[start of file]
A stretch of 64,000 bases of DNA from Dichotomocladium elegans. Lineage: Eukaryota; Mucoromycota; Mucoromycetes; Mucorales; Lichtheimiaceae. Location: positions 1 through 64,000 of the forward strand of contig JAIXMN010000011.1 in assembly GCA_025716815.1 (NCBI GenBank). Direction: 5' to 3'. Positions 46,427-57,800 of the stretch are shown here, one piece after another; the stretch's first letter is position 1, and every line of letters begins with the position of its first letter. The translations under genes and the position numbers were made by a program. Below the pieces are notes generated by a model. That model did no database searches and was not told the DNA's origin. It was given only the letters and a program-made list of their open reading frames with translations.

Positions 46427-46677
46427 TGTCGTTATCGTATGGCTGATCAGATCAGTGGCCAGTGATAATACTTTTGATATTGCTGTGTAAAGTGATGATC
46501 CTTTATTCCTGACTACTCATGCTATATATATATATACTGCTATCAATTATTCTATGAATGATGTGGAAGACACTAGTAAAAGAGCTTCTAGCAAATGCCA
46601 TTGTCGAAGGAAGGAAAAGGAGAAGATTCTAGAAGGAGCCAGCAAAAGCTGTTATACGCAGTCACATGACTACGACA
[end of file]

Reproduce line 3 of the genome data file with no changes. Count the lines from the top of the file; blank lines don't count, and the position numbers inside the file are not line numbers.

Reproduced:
46427 TGTCGTTATCGTATGGCTGATCAGATCAGTGGCCAGTGATAATACTTTTGATATTGCTGTGTAAAGTGATGATC